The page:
Justin St. Germain is the author of the memoir Son of a Gun. His essays have recently appeared in Barrelhouse and Territory, and are forthcoming in DIAGRAM and Tin House. He grew up in Tombstone, Arizona, and now lives in Oregon. 


The first time I heard “Tubthumping” on the radio, I thought: Cool! Drunken British soccer hooligans have a catchy new party anthem! I pictured lots of shaved-headed guys in greasy working-class pubs sloshing pints as they raised them in the air to the triumphant chorus: “I get knocked down, I get back up again. Nothing’s going to keep me down!” Yeah, go Chelsea! Or Liverpool, or other semi-obscure British town that would eventually vote to leave Europe!
     The song, which felt like one of those anthems meant to be shouted hoarsely after your team has scored, or you have crushed a beer can against your head just for the hell of it, seemed a natural for the U.S., too. After all, we have sports teams we’re insane about, we almost certainly lead the world in smashing beer cans against our heads, and, more than any other country, we specialize in a kind of boastful defiance against the deeply buried insecurity that we’re not quite as great as we think. USA! USA! Nothing’s going to keep us down!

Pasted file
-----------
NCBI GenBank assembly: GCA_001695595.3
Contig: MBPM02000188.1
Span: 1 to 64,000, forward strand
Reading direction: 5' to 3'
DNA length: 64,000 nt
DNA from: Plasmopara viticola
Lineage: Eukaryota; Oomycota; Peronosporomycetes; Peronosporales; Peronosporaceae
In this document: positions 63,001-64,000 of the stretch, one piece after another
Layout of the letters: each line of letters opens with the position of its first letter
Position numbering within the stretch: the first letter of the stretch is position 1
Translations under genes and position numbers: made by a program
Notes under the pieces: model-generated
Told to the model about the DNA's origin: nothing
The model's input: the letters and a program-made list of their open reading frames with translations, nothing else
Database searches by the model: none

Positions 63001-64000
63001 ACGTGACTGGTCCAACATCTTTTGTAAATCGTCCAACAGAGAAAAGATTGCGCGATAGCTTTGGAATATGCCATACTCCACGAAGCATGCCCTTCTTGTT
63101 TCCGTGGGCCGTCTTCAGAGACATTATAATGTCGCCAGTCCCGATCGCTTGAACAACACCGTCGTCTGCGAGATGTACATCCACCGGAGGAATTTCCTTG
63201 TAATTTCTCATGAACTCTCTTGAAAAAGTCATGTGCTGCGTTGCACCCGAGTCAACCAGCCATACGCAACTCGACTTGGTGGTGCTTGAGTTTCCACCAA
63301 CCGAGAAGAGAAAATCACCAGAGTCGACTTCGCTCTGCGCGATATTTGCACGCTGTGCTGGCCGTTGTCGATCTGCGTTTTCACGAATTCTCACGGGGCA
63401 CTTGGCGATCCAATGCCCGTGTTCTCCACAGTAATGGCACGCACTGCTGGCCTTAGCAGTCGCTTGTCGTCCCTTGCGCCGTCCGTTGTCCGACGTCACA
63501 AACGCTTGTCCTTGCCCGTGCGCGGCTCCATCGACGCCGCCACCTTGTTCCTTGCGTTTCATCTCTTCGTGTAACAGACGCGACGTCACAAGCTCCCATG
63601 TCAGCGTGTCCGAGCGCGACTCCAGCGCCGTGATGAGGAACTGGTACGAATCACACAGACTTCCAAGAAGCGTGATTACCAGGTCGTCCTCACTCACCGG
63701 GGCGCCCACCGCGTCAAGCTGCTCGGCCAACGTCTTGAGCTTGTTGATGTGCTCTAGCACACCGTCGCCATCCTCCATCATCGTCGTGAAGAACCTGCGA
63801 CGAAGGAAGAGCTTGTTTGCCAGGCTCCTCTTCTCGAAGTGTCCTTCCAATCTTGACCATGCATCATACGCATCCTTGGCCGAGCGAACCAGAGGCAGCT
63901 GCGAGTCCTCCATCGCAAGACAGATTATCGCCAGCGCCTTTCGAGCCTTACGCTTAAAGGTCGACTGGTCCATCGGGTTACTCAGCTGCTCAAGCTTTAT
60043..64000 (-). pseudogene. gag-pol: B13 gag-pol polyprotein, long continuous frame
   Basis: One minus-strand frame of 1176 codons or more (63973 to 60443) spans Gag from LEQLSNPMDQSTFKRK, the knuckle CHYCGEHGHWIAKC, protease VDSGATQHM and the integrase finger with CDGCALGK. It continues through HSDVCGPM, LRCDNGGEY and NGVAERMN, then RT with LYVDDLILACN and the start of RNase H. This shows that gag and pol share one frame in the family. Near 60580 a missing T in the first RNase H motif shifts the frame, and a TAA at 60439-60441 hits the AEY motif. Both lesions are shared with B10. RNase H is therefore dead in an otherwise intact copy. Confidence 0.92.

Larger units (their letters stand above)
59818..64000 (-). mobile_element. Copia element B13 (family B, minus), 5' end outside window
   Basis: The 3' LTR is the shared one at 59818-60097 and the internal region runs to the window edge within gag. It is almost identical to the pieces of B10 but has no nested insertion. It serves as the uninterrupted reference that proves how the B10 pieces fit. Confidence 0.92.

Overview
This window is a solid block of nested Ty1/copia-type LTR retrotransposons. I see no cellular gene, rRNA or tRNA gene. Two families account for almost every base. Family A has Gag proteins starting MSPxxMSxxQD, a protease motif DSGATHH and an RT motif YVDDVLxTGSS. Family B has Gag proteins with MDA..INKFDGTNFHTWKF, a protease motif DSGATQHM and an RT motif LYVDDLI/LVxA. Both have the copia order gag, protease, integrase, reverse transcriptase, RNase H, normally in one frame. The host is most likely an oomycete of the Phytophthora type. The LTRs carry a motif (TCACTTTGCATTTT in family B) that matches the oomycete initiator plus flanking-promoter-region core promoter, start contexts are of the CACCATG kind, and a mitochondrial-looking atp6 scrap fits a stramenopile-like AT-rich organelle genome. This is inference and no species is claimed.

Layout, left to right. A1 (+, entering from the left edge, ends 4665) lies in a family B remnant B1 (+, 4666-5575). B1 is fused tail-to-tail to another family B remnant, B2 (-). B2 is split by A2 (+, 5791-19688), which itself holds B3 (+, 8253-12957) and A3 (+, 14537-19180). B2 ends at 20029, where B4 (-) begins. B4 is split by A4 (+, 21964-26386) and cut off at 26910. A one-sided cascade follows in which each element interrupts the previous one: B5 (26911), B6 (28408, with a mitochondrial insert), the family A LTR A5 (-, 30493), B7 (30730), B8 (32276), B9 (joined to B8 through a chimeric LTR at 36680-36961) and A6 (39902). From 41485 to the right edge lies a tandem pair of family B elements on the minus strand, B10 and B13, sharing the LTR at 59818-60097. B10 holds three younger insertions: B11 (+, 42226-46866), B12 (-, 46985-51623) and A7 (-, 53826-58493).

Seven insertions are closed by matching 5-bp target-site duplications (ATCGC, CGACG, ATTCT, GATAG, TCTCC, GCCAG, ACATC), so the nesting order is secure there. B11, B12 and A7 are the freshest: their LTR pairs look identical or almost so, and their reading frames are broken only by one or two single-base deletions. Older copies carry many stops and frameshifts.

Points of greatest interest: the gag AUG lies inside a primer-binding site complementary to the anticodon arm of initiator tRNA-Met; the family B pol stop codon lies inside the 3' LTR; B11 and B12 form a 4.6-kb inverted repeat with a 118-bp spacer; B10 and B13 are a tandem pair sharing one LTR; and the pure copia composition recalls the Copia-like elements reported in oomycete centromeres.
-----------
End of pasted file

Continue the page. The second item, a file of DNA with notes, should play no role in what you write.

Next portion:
I had hopes “Tubthumping” might supplant “We Will Rock You" by Queen as the song Americans stomped in rhythm to on football bleachers across America. “We Will Rock You” is a truly great song, but it’s 40 years old. [1] After all, if we’re really going to make America great again, shouldn’t we start by stealing a newer British song as our mindless party/sports anthem?
     Alas, that never happened, for several reasons. First, “Tubthumping” came out in 1997, before we had been informed we needed to make America great again. Second, the beat is a little too fast to stomp your feet to and, unfortunately, you have to be able to sing, at least a bit, to pull off the chorus. But the most significant reason the song never quite made it into the pantheon, and that Chumbawamba, the band that released it, were one-hit wonders in the United States, is that it was never the song we—or at least I—thought it was.
     Let’s start with the band. Chumbawamba sounds like: A. The name of a Star Wars character (probably a Wookie); B. A cute little Australian mammal distantly related to the koala bear; or C. Something a British soccer hooligan mumbles just before he falls off his stool. But what it actually was, was an anarchist-punk collective band that was a lot more interesting than any of those things.
     Chumbawamba (the name remains purposefully obscure. The band gave multiple explanations of how they came up with it, and freely confessed that all of them were lies) burned with a kind of anti-capitalist, anti-power-structure, leftist working-class ire that is largely unknown in the U.S., where working-class ire most often takes a Fox News inspired rightward turn. The band had a caustic sense of humor, but they were the real-deal when it came to their politics. They reportedly turned down $1.5 million from Nike to license “Tubthumping” for an ad campaign during a World Cup. They did accept $100,000 from General Motors for use of the song “Pass It along,” but gave the money to the activist group CorpWatch and the Independent Media Center, which used it for an environmentally-based campaign against GM.